d. Failure to follow the appropriate rules for the discharge of patients, including but not limited to discharge examination, notice to the court, plaintiff and other interested individuals to determine whether the deceased continued to require hospitalization.
e. Suggesting to a patient who continues to require treatment, namely Grover Cleveland Brown, Jr., that he could receive treatment at another hospital under veterans benefits and encouraging or acquiescing in a discharge for that purpose.
The counts against defendant Travis, a psychologist, and defendant Cline, a social worker, did not include paragraph c above, but were otherwise substantially the same, except that the counts against Travis did include the additional following alleged breach:
c. Failure to follow the ethical standards promulgated by the Department of Mental Health and/or the American Psychological Association, in violation of MCL 338.1001.
The trial court's ruling that plaintiff failed to plead facts in avoidance of governmental immunity was made without the benefit of the Supreme Court's recent opinion in Ross v Consumers Power Co (On Rehearing), 420 Mich. 567; 363 N.W.2d 641 (1984). Thus, to the extent that our application of Ross dictates a different result, we cannot say that the trial court "erred," given the confused state of the pre- Ross case law. Tobias v Phelps, 144 Mich. App. 272, 279; 375 N.W.2d 365 (1985), lv den 424 Mich. 859 (1985).
Under Ross, defendants are immune from tort liability if they were
1) acting during the course of their employment and acting, or reasonably believe[d] they [were] acting, within the scope of their authority;
2) acting in good faith; and
3) performing discretionary, as opposed to ministerial acts. [ 420 Mich. 633-634.]
Plaintiff admittedly does not claim that defendants were acting outside the scope of their authority or employment or that they were acting in bad faith. Rather plaintiff contends that defendants were engaged in "ministerial-operational" acts as opposed to "discretionary-decisional" acts.
The Supreme Court explained the difference in Ross, supra, pp 634-635:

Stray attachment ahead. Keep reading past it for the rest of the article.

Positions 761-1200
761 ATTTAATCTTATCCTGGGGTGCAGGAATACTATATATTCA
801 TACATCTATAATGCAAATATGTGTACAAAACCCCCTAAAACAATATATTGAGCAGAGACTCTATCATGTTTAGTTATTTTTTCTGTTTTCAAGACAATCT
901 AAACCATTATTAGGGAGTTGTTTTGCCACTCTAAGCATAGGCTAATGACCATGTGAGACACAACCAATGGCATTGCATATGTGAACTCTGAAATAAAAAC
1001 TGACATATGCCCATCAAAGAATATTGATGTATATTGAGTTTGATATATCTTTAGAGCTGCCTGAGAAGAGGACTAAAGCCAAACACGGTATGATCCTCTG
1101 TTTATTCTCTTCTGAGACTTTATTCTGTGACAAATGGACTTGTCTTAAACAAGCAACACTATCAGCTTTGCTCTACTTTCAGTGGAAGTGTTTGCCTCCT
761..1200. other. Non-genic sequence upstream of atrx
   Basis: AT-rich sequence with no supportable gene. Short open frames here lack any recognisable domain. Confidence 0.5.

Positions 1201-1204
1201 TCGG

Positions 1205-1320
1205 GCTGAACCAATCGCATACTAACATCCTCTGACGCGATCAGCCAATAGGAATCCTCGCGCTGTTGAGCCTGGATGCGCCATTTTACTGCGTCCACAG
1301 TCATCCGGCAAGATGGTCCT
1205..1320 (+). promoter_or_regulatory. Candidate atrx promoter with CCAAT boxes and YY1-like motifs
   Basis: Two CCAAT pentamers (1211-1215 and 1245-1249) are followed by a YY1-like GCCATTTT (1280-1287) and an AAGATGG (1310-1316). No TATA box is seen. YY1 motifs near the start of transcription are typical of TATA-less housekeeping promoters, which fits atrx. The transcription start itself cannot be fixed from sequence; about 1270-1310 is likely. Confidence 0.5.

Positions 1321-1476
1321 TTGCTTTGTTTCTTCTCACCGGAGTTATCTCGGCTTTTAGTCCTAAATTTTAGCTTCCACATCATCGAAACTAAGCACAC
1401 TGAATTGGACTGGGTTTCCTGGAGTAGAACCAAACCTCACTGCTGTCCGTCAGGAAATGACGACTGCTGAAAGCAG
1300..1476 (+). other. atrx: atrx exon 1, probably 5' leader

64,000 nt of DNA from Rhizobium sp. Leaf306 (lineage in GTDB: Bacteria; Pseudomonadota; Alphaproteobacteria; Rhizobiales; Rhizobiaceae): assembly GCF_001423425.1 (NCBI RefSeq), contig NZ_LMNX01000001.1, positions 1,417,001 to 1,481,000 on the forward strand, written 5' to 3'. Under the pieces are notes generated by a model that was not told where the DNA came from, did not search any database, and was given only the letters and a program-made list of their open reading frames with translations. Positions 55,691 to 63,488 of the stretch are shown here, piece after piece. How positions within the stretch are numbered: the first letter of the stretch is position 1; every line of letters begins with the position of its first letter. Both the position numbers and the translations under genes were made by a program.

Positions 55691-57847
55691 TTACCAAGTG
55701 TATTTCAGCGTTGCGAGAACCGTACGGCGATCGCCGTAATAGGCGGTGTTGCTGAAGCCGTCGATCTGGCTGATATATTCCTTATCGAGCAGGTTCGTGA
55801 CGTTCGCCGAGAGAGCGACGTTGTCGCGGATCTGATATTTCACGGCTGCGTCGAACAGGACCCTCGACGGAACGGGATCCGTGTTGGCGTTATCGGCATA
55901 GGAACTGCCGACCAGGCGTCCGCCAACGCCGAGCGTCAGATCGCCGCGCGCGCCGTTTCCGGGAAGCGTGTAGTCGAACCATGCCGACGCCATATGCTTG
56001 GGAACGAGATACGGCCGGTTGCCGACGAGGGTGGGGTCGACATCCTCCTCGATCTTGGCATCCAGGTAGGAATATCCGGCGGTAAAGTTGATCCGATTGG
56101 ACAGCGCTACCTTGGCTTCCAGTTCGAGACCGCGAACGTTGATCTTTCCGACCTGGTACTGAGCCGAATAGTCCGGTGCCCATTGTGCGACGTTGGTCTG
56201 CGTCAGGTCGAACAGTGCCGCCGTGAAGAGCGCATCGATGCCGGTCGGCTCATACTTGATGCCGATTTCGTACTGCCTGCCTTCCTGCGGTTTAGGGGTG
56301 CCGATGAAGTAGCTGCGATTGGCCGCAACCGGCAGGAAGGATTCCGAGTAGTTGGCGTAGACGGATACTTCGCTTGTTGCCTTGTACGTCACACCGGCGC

"Ministerial" acts have been defined as those which constitute merely an obedience to orders or the performance of a duty in which the individual has little or no choice. . . . We believe that this definition is not sufficiently broad. An individual who decides whether to engage in a particular activity and how best to carry it out engages in discretionary activity. However, the actual execution of this decision by the same individual is a ministerial act, which must be performed in a nontortious manner. In a nutshell, the distinction between "discretionary" and "ministerial" acts is that the former involves significant decision-making, while the latter involves the execution of a decision and might entail some minor decision-making. Here too, for clarity, we would add the word "operational" so the operative term would be "ministerial-operational" acts.
Many individuals are given some measure of discretionary authority in order to perform their duties effectively. Therefore, to determine the existence and scope of the individual's immunity from tort liability in a particular situation, the specific acts complained of, rather than the general nature of the activity, must be examined. The ultimate goal is to afford the officer, employee, or agent enough freedom to decide the best method of carrying out his or her duties, while ensuring that the goal is realized in a conscientious manner. [Emphasis added, citation omitted.]
As we stated in Tobias, supra, p 281, medical decisions are discretionary in nature, while "execution" of those decisions is a ministerial act. See also Bandfield v Wood, 421 Mich. 774; 364 N.W.2d 280 (1985); Rathbun, supra, pp 309-310. Thus, decisions made by defendants concerning diagnosis, course of treatment, and discharge or transfer of a patient are discretionary and protected by governmental immunity. So too under Ross, the decision of how best to carry out the discharge, either by outright discharge or transfer to another hospital and with or without medication, is discretionary. However, the execution of those decisions is a ministerial act. Once a decision to discharge a patient and the best method to carry it out is made, the decision must be properly executed. For example, if the decision is made to discharge a patient with medication, a subsequent discharge without medication is a ministerial act which is not protected by governmental immunity. Also, if a clearly established rule or standard exists requiring that the discharge of a patient in the circumstances of the decedent Brown be accompanied by medication and if through oversight, inattention or other negligence, no medication is administered, this would be a negligent ministerial act not immune under Ross. We wish to emphasize, however, that if the decision to administer medication and the nature of the medication and dosage require the exercise of medical judgment, those decisions are viewed by Ross as being discretionary.